At last though, the moment everyone had been waiting for had arrived. Abbath was set to play. A true rock star, Abbath put on a killer show. It was like KISS if they were a black metal band. I couldn’t help but feel star struck. Abbath gave the fans what they wanted, playing five Immortal covers, including All Shall Fall, In My Kingdom Cold, and my favorite, Solarfall. It’s clear the man doesn’t take himself too seriously. He gave fans plenty of the crab walk and for that we were all grateful.
His showmanship was truly professional and the light show was arena worthy. Also, there was a pretty smashing pit during his set, which doesn’t always happen at black metal shows. I couldn’t help but get into it. Overall, the entire show was incredible and it’s something I’ll remember for years to come. That means something coming from a person who ends up at a show about once every week. If the Decibel Tour is coming to your hometown anytime soon, be sure to catch it. It’s well worth the money.
Virginia’s sludge/doom outfit, Cough are set to release their first full length album since 2010 in June of this year on Relapse Records. Still They Pray is much anticipated since it’s the band’s first full length release since Ritual Abuse from 2010. Because modern metal fans are impatient fuckers, the band is streaming a teaser track, entitled The Wounding Hours. The six minute long track is every bit as murky as Cough’s earlier material but exudes an emotional prettiness just beneath the surface which softens it a bit. It’s melodic nature is spellbinding and the slight deviation in sound shows demonstrates the band’s growth. If the remainder the new album is at all similar to the teaser track, Cough fans are in for a treat. There seems to be a positive progression from the earlier, muddy, Eyehategod worship sound (which was great in its own right) to a more sophisticated and melancholy atmosphere. For now, though, we wait. Cough’s third full length album is due for release on June 3 of this year. Be sure and snag yourself a copy!
Back in March of this year, Hell’s Headbangers unleashed yet another great addition to extensive, vinyl metal collections everywhere. An interesting mix of doom and classic death, the Nunslaughter and Acid Witch 7 inch split entitled “Spooky” is an off-color hymn to “stoners” everywhere. The artwork hints at the tongue in cheek nature of the album. Reminiscent of 1970’s Tales From the Crypt comic this album art is unique and eye catching. The artwork, the sound, the feel of this split is definitively “gitchy” and doesn’t take itself too seriously, which makes it a great feel good listen, the kind of music perfect for blazing.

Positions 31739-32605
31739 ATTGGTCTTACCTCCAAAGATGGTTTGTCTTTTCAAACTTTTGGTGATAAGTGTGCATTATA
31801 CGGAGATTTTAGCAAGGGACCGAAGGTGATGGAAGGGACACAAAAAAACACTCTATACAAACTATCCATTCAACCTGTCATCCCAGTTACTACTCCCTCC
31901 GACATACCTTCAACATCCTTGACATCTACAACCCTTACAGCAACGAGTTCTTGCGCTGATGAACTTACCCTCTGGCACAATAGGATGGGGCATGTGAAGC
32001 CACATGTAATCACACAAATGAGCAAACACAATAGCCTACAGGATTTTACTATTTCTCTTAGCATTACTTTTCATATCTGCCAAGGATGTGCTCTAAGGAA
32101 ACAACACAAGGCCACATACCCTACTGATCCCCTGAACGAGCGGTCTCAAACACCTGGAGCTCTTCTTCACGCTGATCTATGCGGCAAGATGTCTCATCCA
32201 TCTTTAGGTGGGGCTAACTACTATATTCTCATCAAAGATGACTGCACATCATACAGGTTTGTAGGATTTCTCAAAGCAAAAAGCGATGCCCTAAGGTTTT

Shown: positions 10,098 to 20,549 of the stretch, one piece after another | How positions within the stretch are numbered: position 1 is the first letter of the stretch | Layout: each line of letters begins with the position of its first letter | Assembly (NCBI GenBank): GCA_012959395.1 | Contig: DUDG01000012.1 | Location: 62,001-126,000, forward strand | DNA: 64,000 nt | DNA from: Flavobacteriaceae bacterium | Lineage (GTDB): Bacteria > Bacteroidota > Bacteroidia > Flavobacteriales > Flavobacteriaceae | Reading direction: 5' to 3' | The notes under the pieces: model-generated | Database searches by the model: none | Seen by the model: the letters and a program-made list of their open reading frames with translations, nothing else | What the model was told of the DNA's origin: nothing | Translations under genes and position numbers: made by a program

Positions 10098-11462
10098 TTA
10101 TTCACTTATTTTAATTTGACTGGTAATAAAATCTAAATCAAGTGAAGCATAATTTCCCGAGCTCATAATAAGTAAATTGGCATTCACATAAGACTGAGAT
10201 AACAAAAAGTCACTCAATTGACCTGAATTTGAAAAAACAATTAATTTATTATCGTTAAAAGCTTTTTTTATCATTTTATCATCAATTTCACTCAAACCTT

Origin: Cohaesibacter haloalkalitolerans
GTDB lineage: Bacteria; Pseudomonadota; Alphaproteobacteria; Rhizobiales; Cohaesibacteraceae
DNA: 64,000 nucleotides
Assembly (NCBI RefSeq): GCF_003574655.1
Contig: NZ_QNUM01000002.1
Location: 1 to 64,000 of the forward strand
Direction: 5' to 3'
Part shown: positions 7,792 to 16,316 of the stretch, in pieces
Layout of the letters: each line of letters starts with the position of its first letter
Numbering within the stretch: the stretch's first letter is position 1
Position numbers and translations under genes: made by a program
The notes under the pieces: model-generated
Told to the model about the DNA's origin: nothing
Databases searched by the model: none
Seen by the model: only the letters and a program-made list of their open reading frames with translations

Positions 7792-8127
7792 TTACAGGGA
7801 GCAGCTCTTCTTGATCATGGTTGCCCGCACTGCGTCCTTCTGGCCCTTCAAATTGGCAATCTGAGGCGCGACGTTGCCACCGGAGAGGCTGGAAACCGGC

Acid Witch capture the sounds of “spookiness” in the most befitting way on this 7 inch. The opening track, Evil, begins with eerie sounding keyboards and has a sort of muted melodiousness that continues throughout the track, only to be broken up with Shagrat’s gloriously repugnant vocals and Mike Tuff’s classic riffing. Listening to Evil is like hearing a whisper in a haunted house. The keyboards continue throughout the track, organically giving Evil that sort of fun creepiness Rob Zombie’s is always trying to achieve.
Fiends of Old, Acid Witch’s second contribution to Spooky, veers in a different direction. Resurrecting, the classic sounds of Acid Bath and Eyehategod, Acid Witch has managed to make Fiends of Old sound unique by adding their signature keyboard sounds to this heavier doom track. It is perhaps, Slasher Dave’s vocals that make this track most unique with his snotty, tongue in cheek tone. Acid Witch would do well to make their tracks a bit longer. Doom-heads intuitively crave 15 minute long songs. Acid Witch’s three minute long tracks are a bit of a disappointment. I must hand it to Acid Witch though, their sound is original. https://www.youtube.com/watch?v=zcwidhyzTt4